Testicular pain is something that can understandably frighten and frustrate many men. Below, we sat down for a quick Q&A with Dr. Natalya Lopushnyan to discuss her approach to diagnosing and treating testicular pain that isn't the result of an infection, hernia, or cancer.
As with all content on Greater Boston Urology's blog, the following information is educational in nature, not medical advice. Always talk to your physician about your specific health care questions and conditions.
[Editor's note: This article was reviewed and updated with additional links on 1/4/22.]
What happens when a patient presents with testicular pain?
Dr. Lopushnyan: When I see a person with testicular pain, I want to make sure there's no infection, hernia, or tumor. For that purpose, we would do some tests and we would get a testicular ultrasound or scrotal ultrasound. Once we've ruled out those causes, we will proceed with further treatments.
What happens next once you rule out infection, hernia, or cancer?
Dr. Lopushnyan: This is where it can get frustrating for patients and doctors alike. When I talk about what is chronic testicular pain, I like to compare it to migraines or headaches. Many people in the world suffer from migraines and headaches, but not a lot of those people have brain tumors. Yes, there is true pain that you may suffer from, but there is no anatomic reason that we can find for that pain. And what's interesting is that probably the reason for testicular pain and headaches are the same: it's the result of nerves misfiring or acting up in a way they shouldn't be.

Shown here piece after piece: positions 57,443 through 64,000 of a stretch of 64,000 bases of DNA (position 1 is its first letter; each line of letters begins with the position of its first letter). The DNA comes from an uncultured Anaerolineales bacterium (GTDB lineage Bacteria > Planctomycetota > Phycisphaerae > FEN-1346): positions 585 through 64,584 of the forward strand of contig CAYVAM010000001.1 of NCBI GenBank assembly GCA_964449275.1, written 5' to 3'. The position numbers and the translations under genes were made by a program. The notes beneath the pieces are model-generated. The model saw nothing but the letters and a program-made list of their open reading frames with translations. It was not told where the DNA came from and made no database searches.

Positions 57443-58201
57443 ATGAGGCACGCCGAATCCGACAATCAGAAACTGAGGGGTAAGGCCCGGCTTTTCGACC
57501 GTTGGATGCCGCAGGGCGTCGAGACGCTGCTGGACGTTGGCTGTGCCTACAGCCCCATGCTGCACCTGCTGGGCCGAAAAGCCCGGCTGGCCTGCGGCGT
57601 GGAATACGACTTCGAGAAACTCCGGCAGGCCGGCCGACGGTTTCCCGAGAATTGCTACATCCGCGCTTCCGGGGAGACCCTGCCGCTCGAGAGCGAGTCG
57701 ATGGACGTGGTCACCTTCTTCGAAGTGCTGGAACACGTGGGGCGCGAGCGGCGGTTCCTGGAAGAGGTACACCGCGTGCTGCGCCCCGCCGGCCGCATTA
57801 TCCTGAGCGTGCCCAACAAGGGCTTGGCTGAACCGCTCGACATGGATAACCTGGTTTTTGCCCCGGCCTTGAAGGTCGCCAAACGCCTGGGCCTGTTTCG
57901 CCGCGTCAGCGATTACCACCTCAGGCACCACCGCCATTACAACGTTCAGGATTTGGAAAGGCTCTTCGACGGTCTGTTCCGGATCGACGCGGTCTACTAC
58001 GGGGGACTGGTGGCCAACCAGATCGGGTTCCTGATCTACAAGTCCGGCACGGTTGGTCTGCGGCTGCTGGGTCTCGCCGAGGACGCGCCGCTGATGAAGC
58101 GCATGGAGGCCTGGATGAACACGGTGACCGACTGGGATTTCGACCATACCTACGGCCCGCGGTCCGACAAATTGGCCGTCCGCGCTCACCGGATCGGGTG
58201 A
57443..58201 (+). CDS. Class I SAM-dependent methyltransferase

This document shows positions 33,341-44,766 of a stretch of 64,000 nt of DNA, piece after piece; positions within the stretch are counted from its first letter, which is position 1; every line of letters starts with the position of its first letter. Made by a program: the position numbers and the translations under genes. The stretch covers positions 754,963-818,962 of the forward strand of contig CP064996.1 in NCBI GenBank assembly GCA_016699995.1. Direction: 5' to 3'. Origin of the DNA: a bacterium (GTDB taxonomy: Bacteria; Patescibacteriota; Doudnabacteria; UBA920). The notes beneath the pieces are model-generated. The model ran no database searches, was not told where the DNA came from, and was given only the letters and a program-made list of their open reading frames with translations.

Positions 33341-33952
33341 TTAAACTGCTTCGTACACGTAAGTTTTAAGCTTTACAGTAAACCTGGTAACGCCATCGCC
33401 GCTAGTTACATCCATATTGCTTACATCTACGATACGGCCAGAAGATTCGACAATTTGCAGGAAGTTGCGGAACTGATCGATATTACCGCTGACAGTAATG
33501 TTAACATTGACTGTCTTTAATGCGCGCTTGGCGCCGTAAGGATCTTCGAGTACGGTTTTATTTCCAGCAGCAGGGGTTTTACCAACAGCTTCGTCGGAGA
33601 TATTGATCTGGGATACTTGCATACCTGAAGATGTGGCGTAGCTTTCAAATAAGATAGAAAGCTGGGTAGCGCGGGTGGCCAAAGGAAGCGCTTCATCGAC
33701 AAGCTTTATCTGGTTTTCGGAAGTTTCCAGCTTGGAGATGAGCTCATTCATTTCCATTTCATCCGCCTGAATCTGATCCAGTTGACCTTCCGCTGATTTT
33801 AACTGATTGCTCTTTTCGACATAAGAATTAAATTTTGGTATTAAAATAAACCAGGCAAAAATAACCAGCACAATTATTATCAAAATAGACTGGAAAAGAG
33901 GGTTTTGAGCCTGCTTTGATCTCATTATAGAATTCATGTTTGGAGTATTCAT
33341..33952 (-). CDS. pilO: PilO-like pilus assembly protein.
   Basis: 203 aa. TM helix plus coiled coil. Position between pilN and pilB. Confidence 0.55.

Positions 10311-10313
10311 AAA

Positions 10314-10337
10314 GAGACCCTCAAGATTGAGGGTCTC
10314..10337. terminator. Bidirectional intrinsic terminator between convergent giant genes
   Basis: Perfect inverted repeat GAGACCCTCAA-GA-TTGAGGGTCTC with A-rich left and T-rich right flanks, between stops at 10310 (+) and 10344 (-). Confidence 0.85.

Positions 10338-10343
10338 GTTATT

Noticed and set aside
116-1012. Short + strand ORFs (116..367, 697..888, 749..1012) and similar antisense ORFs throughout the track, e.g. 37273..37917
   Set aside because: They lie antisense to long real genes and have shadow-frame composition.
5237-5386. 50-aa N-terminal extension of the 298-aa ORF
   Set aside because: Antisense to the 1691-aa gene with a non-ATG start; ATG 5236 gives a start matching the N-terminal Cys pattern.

Is there a way to treat these "misfiring" nerves?
Dr. Lopushnyan: We actually treat testicular pain frequently with medications that are used for migraines. If that doesn't work, there are other options. There are cord blocks where we would actually inject numbing medication around the testicle to numb up those nerves that misfire or that act up in an inappropriate way. And if that doesn't work, we can take and strip those nerves down and get rid of them completely, and that seems to be very useful and has a very high success rate for some patients.
What's the biggest takeaway that you want people to understand regarding testicular pain?
Dr. Lopushnyan: If you have testicular pain, please don't be embarrassed. Talk to your doctor about it because we can help.
Thanks, Dr. Lopushnyan! Watch Dr. L talk about testicular pain in the video below.